The grief-stricken mother of a teenager who died after an allergic reaction broke down in court as her daughter’s desperate pleas for help were read out.

Emma Turay clutched a framed portrait of Shante Turay-Thomas as the teenager’s final moments were disclosed during an inquest into her death.

St Pancras Coroner’s Court heard how the student, from Wood Green in north London, said “I’m going to die” moments before she fell unconscious late on September 14, 2018, a week before her 19th birthday.

She died in hospital shortly afterwards.

The inquest heard how Ms Turay spent several minutes on the phone to the NHS’s non-emergency 111 service after her daughter initially reported feeling unwell.

But her condition deteriorated while her mother was seeking medical advice over the phone and her Emerade adrenaline auto-injector pen (AAI) failed to work.

A transcript from the phone call to 111, read at the inquest on Monday afternoon, revealed how Ms Turay-Thomas could be heard in the background, telling her mother: “My chest hurts, my throat is closing and I feel like I’m going to pass out.”

The student then asked her mother to check how long the ambulance would be, before adding: “I’m going to die.”

One ambulance was sent to a wrong address six miles away and the one which did arrive took almost an hour, having initially been assigned as a category 3 response, law firm Leigh Day said.

During the phone call to 111,  Ms Turay described how her daughter said she had eaten hazelnut.

In a statement, Ms Turay said: “She looked at me and told me the Epi pen hadn’t worked.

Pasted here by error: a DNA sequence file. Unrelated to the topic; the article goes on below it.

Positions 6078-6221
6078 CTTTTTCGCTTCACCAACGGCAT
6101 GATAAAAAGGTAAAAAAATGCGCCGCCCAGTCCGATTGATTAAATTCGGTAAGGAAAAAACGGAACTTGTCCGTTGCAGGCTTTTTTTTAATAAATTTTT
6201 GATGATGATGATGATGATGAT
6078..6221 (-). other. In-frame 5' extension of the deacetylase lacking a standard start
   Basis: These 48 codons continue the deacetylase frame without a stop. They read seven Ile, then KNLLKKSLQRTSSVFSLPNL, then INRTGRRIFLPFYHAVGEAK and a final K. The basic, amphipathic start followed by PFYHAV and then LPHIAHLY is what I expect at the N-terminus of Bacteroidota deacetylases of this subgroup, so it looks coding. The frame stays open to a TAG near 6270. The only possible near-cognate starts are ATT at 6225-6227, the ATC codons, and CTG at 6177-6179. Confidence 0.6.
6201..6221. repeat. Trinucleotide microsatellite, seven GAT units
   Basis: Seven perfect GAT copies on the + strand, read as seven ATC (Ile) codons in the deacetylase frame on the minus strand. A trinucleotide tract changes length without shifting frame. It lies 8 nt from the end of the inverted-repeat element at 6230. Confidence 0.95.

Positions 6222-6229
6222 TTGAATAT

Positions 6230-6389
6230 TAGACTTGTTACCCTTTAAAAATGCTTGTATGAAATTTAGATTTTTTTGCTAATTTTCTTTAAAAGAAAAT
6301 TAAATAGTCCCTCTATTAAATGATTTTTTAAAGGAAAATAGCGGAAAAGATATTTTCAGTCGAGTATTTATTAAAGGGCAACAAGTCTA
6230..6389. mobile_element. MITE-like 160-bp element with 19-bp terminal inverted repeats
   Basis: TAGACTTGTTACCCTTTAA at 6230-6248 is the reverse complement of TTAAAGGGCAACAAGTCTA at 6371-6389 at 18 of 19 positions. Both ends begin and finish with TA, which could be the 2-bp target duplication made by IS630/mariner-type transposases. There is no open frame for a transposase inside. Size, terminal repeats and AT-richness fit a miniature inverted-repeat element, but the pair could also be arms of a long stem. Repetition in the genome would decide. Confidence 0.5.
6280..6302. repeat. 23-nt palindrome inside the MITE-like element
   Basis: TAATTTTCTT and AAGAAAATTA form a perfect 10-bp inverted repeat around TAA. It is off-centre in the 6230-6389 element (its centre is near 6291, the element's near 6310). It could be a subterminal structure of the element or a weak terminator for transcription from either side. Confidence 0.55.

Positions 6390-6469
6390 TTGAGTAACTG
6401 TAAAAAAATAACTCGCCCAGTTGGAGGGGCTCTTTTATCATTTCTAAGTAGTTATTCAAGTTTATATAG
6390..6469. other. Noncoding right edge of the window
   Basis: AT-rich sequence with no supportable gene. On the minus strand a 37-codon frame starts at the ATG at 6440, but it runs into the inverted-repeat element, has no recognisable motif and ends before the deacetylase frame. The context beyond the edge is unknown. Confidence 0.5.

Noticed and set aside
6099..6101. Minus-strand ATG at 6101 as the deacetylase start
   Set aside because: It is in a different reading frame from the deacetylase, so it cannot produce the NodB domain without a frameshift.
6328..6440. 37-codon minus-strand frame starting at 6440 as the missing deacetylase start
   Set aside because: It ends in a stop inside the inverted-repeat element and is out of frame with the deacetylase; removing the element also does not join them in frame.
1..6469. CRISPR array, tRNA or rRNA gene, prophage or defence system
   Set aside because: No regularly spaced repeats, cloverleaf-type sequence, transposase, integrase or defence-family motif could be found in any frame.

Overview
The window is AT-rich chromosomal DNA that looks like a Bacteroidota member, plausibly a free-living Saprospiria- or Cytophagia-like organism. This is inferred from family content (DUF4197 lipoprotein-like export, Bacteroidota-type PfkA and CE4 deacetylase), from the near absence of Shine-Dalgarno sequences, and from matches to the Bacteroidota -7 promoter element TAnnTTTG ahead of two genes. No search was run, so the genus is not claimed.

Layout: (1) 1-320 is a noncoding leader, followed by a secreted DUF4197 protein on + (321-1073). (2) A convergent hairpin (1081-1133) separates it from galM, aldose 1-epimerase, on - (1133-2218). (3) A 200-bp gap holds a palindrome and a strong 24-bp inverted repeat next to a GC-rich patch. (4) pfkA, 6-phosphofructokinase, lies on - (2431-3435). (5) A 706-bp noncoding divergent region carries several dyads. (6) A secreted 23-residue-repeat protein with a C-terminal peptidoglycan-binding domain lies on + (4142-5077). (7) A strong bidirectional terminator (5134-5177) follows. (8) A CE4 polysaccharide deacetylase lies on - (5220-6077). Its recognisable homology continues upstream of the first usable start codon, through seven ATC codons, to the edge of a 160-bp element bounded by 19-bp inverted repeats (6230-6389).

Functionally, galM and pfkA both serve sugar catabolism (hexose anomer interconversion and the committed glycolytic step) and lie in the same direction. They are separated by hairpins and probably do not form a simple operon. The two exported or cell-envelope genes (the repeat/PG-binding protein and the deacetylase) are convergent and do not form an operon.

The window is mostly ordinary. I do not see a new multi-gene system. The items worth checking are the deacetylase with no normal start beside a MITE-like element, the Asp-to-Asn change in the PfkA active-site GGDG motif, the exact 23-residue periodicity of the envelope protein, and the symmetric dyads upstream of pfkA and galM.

“I immediately took Shante downstairs and looked in the medical cupboard, and gave her some Piriton (allergy tablets).

“She became unconscious, her lips turned blue and she started to have a seizure.

“I started with CPR, other family members arrived, I was terrified.”

Ms Turay said she was so traumatised by her daughter’s death that she has been unable to return to the family home.

Speaking ahead of the hearing, Ms Turay said: “Shante’s death has left a hole in our family that we will never be able to fill.

“We are devastated that we will not be able to see her grow from the amazing girl that she was into the accomplished adult that she was becoming.

“I hope that the inquest will help provide answers about how Shante died in the way she did.”

Lawyers said the inquest – which is listed to last for three days – will examine a number of alleged failings, including the response by the NHS non-emergency 111 service.

Earlier, the inquest heard that Ms Turay spent 13 and a half minutes on the phone to 111 before the call handler suggested the teenager used her epi pen.

Ms Turay described how her daughter then used the device twice, but said it failed to work.

Coroner Mary Hassell adjourned the hearing until Tuesday morning when 111 call handlers are expected to give evidence.

The coroner warned that the inquest was likely to be adjourned on Wednesday evening to a later date after lawyers for Ms Turay-Thomas’s family complained that they were served hundreds of pages of disclosure on Friday, which they had yet to examine properly.